from the Barrett echool house, 6 acres
The KVi of fcc. 4, Tp. 2.p
R. 10 E, 40 acres. Price $2,000. $500or
more cash, balance in five years.
Lots 1 and 2, Blk. 2, Winans add. to
Hood River for $.'l.r)0 each.
The NE H "f 8V and the NW of
SE M. section If). Tp 2 north, range 11
east, 80 acres, partly improved, good ap
ple land, plenty ot trniDer, no rock.
Price $800 cash or $1,000 on time at 0
Money to loan. -
Hanna house and lot, $2,000.
The new company now offerB for sale
lots formerly belonging to the Hood
Rivor Townsite company, of which com
pany John Lei and Henderson is secre
tary and the Hood River Bank treasurer.
Lot 4, block , Hull's addition, fine 2
story house: $1,400.
Lot for sale in VVaucoma Park addi
Kor Rent-aFor a term of ten years,
the lot on State street, (jack ol
For Sale The Henderson ranch, for
merly owned by J. R. Galligan ; 00 acres
30 cleared; orchard; strawberries;
clover and timothy; well irrigated ;large
2-story mansion, new barn ; all fenced.
Price $10,000. Brook runs through ranch.
Easy terms; telephone; rural delivery.
Four miles from Hood River.
For Sale The Donahue block on the
hill. Improved and fenced. Fine resi
dence, barn and outbuildings. $4500.
Will pell the SK for $000, the NK,'-4'
for $700, or the for $:I500. One
third cash, balance time at 8 per cent.
The Hunt place M mile southwest of
town. ' House, barn, mostly in strawber
ries and other fruits. Price, $14i50.
One goat ranch on mountain east
of alley on county road. Price $1,500;
has small hotifo, running water, and is
fenced. Terms, easy.
For Sale Beautiful lots in Park addi
tion, center of town, from $200 to $250.
For Sale The 50 acre strawberry farm
owned by A. E. Lake and others, on
west side. Price $14,000. All in straw
berries in their prime. A good oppor
tunity for several buyers to go in to
gether and each secure a part. Must all
be sold at once. Terms half or more cash.
Mrs. Clark's acres on the hill for
sale or rent; house $10 a month, with
land $15; selling price $1,600; renter
must take subject to sale.
4. 320 acres of timber land at the falls
of Hood River, belonging to George E.
Forsyth ; 100 acres good fruit land;$4000.
8. 100 acres at. White Salmon; fine
timber land ; $10 an acre.
9. The o-acre place in Crapper neigh
borhood, known as the Renshaw place;
all improved; new buildings, etc.
For Sale. 40 acres near Monnt Hood
post office. Good land $700 cash 30
Five acres at Frank ton ; cottage and
acreandahalf in cultivation. Creek
and water power; $1,000.
Block 1, Parkhurat addition to Hood
River, all in cultivation; good house,
beautiful residence property; price,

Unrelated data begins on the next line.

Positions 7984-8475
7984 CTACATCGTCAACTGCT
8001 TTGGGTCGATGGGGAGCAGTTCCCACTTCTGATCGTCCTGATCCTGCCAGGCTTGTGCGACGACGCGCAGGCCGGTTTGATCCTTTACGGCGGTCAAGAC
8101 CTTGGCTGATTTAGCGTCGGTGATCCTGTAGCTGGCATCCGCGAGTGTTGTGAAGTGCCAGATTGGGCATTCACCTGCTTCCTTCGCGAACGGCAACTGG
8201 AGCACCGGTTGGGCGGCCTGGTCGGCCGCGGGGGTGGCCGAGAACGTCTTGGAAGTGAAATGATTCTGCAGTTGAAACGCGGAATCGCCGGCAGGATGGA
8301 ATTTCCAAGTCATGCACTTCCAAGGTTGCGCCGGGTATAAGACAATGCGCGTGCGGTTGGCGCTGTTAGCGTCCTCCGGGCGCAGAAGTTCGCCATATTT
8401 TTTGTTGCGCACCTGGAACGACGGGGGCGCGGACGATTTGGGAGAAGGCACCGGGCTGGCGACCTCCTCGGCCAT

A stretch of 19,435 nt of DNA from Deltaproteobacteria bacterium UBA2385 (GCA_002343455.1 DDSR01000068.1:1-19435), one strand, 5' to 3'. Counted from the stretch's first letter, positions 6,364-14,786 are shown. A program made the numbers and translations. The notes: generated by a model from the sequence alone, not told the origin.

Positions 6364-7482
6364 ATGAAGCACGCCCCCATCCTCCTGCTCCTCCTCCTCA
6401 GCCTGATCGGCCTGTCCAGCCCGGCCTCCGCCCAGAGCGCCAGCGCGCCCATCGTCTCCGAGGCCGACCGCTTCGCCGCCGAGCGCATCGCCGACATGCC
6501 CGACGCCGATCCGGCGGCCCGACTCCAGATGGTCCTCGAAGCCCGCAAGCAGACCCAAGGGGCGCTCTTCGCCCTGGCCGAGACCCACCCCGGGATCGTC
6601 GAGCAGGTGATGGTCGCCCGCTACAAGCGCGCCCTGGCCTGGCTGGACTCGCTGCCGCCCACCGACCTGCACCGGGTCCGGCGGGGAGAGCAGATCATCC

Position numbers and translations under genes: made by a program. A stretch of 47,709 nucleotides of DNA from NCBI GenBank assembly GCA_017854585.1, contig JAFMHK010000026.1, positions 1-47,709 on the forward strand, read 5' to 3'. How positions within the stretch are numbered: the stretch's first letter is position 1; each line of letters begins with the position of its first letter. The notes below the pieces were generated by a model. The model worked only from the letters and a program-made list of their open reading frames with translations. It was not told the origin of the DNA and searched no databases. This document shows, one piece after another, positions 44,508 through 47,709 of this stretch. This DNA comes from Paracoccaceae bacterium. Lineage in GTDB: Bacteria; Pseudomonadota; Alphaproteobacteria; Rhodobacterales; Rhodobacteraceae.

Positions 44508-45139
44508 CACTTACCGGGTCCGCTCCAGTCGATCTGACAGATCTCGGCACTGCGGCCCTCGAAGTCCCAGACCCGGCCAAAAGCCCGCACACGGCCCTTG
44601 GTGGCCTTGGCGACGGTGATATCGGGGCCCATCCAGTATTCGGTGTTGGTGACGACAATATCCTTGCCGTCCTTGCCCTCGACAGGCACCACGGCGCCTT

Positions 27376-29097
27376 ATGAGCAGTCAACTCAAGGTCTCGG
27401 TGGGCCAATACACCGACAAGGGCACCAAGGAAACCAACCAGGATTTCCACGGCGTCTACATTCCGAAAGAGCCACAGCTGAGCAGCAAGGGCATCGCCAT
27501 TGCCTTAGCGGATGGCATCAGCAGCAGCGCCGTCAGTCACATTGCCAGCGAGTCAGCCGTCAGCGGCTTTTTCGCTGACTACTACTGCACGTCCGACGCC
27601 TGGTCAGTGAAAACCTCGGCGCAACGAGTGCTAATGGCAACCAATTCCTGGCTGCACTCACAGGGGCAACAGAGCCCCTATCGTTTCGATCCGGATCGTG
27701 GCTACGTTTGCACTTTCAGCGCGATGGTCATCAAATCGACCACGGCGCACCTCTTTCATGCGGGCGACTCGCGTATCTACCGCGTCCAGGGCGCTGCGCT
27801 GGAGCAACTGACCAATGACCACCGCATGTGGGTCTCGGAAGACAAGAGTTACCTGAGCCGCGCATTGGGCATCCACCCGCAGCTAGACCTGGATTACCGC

$1,500; $1,500 or more cash; balance on
or before 3 years at 8 per cent.
Lots 10, 11, 12, block 5, Waucnma ad
dition ; improved; price $1,000; )4 or
more cash, balance, 1 year, 8 per cent.
The 10 acres owned by H. S. Lewis at
Belmont, improved, with buildings,
farm implements, furniture, stock, etc.,
$3,000; the bare place, $2,500; $1,500
or njore cash ; balance on time, 6 per ct.
Small house and lot on hill to rent, $24
a year; two vacant lots with privilege of
purchase $20 a year for the two.
For Rent. One or two cottages ;corner
store building to lease. Store building
can also be bought.
For Sale Four-fifths interest in the
M li Vho.,lr 1IIO n,.... II 1
v. aiwii vv Bt.CD 1ICAI 11UUU
For Sale Residence on State street at
head of Front; $2,500, including 3 lots.
First-class Surveying Outfit
At the Emporium are kept 2 first-class
transits and solar attachments, and the
proprietor, a practical surveyor, is pre
pared to do the work of laving out acre
age property in lots and blocks, and do
ing all kinds of surveying and platting.
From and after this date, April 9, 1003,
the rates will be as follows: $10 a day ;
Lot corners established for $5 a lot;
two contiguous for one owner, the
(Timber I.nnd Act. June 3, 1S7H.1
NOTICE FOR PUBLICATION.
United Htates Land Ollice, The Dalles, Ore
gon, Mays). IH. Notice is hereby given
Unit In compliance with the provisions of tlie
act of congress ot. I une H, 1878, entitled "An act
for the sale of timber lands In the states of
California, Oregon, Nevada and Washington
Territory," ns extended to all the Public Land
Status by act of August 4, 1MW,
UKUKliK A. WKIUHT
of Hood River, county of Wasco, state of Ore
gon, has on March at, ukii nied In this ortice
his sworn suitement No.iH4, for tlie purchase
of the lot No. 1, of section No. 3 In township
No. 2 north, range No. 9 E. W. M. end will
offer prool to show that the land sougi-t Is
more valuable for Its timber or stone than for
agricultural purposes, and to establish his
clitlm to said land before the register and
receiver or this ollice at The Dalles, Oregon,
on the lt'th day of December, lHtn.
He names as witnesses: James Chltty.Hmlth
W. C'urran ot Vitnto, Oregon; Orln B. Hartley,
of Hood River, Oregon; Robert Wright, of
Any ami all persons claiming adversely the
above described land are requested to tile
their claims tn this ottlce ou or before said
Uith day of December, liltM.
ocidlf MICHAEL T. NOLAN, Register.
Viff orite Powder
I am still aen: for this blasting powder. See
mo or write tor prices.
ai tf FKANK KTANToV, Hood River.
Don't Buy Land
In Hood Kiver valley, either for fruit rais
ing or a summer home until you see Valley
View. Twenty acres, six cleared, house, barn,
weil, si raw berries, fiuit trees, excellent soil,
lme water, bracing nlr and nmniiillc'iit
scenery. Price and terms reasonable. Call
on or sildiess C. A. HICKLK.
o t t)
Hood Kiver. or.
Notice to Water
Any one caught shutting ott wster in mains
to make taps will be prosecuted to the full
extent ol the law unless they oliialn permis
sion from this olllee. This is Anal.
lloOD KIVER KLKCTHIC L1UIIT
A WATER CO.
lunitor work done st rearonsble prices by
experienced man. Apply to K. W. CKOHH,
lionet Mcloniild's store.
F. W. PRIBNOW,
r.stiuiHtes ciieernilly furnished,
rians and Specifications furnished.
AM oik promptly and carefully attended to.
Hood River, Ore.